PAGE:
I'm just a wife and mother who earnestly desires to grow in my faith and it's demonstration. DISCLAIMER! I have absolutely no problem with women in the clergy. As a matter of fact, I have several female pastors who I consider friends. In my home, the pastor is a male so the pronouns I use to refer to a pastor tend to be male. This is not a statement of any kind. Just a reflection of my every day life!

Archive for September, 2015

Necessary Change

I’ve been away for quite some time because explaining where I am in my own personal growth is challenging at present.  I am finding my personal paradigms blown to bits with new ones being rebuilt that look nothing like what I used to think faith was and how it worked.  This passage – from Ted Dekker’s newest publication, “Waking Up:  How I Found My Faith by Losing It” – slapped me right in the face with an intense level of personal conviction.  I have so failed letting love define me and that has to change.  Read and do with this what you will; it’s just the latest step in a new way of looking at faith and how it affects my daily behavior.

“If there is one elephant in the room among most of us who call ourselves Christian, it is that what we think and say we believe and what we actually experience are all too often two, radically different realities.  Ironically, we ourselves are often the last to see this disparity.
We think and say we believe in Jesus, but we are anxious for tomorrow and cringe with fear in the face of the storm.  We think and say we love our neighbor and our enemy, but we court jealousy of those who have what we want, and we secretly despise those who lash out against us.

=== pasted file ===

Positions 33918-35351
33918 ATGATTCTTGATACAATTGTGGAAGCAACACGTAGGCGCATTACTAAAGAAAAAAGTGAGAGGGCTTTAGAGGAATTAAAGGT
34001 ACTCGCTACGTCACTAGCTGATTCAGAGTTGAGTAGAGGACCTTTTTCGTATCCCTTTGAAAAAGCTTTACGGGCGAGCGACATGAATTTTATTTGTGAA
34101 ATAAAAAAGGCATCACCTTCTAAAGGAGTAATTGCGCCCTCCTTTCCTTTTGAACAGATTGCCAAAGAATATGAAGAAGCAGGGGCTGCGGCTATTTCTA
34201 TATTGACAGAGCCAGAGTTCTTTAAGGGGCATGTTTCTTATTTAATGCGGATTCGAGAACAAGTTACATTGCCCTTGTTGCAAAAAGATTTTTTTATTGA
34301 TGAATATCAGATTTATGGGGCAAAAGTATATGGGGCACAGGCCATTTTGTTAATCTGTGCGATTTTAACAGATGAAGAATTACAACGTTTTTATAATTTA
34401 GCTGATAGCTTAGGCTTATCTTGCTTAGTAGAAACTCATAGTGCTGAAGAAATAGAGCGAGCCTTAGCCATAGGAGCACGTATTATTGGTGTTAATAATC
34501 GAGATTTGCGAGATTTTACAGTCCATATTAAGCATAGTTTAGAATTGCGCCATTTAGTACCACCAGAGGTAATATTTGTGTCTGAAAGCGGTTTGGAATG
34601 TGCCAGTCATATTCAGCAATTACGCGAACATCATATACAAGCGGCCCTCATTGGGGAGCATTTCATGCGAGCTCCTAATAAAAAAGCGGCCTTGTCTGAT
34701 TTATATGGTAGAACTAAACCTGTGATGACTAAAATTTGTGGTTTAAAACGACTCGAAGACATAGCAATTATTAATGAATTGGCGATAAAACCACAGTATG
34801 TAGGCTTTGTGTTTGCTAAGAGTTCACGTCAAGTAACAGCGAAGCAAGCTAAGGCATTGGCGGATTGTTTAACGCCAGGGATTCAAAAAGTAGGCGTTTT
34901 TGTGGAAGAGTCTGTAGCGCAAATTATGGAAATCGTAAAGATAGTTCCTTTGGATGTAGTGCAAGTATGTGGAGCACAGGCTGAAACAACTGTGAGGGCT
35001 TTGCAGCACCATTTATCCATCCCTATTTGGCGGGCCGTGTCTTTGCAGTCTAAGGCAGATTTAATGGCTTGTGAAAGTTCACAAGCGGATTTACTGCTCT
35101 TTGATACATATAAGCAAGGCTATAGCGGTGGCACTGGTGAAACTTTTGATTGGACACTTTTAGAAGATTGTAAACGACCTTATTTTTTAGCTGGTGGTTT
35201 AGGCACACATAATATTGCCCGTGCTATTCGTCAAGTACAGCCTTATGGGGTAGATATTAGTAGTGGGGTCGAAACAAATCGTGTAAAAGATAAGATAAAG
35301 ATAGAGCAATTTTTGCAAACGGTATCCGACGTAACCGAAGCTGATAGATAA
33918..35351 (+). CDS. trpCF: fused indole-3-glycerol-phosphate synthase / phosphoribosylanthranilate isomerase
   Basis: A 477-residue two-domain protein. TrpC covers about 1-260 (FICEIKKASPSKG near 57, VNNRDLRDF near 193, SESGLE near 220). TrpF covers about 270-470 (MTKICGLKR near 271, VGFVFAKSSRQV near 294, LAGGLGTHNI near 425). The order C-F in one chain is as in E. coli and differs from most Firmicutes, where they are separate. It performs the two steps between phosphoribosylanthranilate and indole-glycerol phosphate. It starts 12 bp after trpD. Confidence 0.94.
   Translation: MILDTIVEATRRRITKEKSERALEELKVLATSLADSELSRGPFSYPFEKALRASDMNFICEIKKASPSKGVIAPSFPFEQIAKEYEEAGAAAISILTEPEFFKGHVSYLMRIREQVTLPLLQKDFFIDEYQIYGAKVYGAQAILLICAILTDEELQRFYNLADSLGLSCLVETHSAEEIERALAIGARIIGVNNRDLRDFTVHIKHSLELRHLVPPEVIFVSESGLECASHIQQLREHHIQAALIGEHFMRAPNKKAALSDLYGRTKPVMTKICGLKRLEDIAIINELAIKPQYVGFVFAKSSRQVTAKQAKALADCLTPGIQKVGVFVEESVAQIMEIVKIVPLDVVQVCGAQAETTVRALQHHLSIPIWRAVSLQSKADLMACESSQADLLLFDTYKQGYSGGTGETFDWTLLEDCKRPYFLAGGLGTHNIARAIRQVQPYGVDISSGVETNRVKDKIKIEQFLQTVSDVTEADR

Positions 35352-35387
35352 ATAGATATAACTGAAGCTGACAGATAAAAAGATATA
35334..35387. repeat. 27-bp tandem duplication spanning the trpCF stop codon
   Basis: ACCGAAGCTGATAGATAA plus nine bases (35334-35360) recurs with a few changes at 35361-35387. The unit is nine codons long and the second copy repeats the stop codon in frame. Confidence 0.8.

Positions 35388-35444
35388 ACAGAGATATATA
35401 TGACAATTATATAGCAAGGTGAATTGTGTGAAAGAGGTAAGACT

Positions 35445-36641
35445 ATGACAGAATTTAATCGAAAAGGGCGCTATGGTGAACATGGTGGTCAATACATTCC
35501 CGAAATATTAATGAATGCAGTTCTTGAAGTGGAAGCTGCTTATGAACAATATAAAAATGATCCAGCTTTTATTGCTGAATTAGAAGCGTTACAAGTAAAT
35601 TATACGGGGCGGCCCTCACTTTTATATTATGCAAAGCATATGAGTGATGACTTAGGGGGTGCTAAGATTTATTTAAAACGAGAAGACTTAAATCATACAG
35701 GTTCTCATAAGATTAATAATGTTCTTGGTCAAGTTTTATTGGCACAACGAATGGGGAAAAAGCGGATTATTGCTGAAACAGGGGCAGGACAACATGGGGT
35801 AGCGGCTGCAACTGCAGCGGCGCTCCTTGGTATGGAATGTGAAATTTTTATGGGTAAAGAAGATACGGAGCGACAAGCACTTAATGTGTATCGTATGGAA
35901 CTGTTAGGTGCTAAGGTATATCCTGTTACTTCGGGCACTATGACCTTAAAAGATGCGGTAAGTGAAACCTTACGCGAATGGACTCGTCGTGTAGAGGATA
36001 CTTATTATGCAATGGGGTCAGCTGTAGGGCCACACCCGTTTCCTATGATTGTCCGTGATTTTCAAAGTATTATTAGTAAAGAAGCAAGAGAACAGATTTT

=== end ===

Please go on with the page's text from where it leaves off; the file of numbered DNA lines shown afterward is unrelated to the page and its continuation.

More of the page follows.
We are Christians from different denominations with various emphases in doctrine, yet in our daily lives we seem to be the same, often stumbling in darkness and feeling lost and condemning ouselves and those around us.
The evidence of our lives does not match our rhetoric.
Paul’s teaching was utterly clear:  The primary evidence show by those who know the Father is this:  love.  Jesus was just as clear:  Not just any love, but an extravagant expression of love that is kind to those who are cruel to us, not only those who show us love in return.  
As Paul wrote, a love that is patient, showing no jealousy or arrogance, keeping no record or wrong, not seeking its own and not provoked by another’s behavior.  These are the evidences of true love which flows from those who know the Father and his limitless love for them.
But it seems that we show all manner of evidence but the one that matters most.  We call ourselves Christian but we are not known for the kind of love Jesus said would mark his followers.  Have we lost the tune?  Are singing the wrong song?
We show the evidence of profound words to others, speaking truth in the tongues of men and angels, but we rise up in anger at our brother and are therefore as guilty as any murderer, as Jesus said.
We show the evidence of informed doctrine and all knowledge, having studied the Scriptures, and yet we do not love the lowest person as Christ, so our knowledge is worthless.
We may give all of our possessions to the poor and surrender our bodies to be burned and have faith to move mountains and heal disease, calling Him Lord, yet these profit us nothing if love does not rule our hearts.
We call ourselves born again, baptized in water and the Spirit.  We are diligent in taking communion, singing in choirs, serving the church, paying tithes, reading the Scriptures, fasting when called to humble ourselves, gathering in Bible studies, attending conferences, going on missions, voting for the right bills, and rehearsing our doctrine.
And yet rivers of love, joy and peace do not flow from us like living waters, and so, as Paul said, all of these profit us nothing.
Can you relate?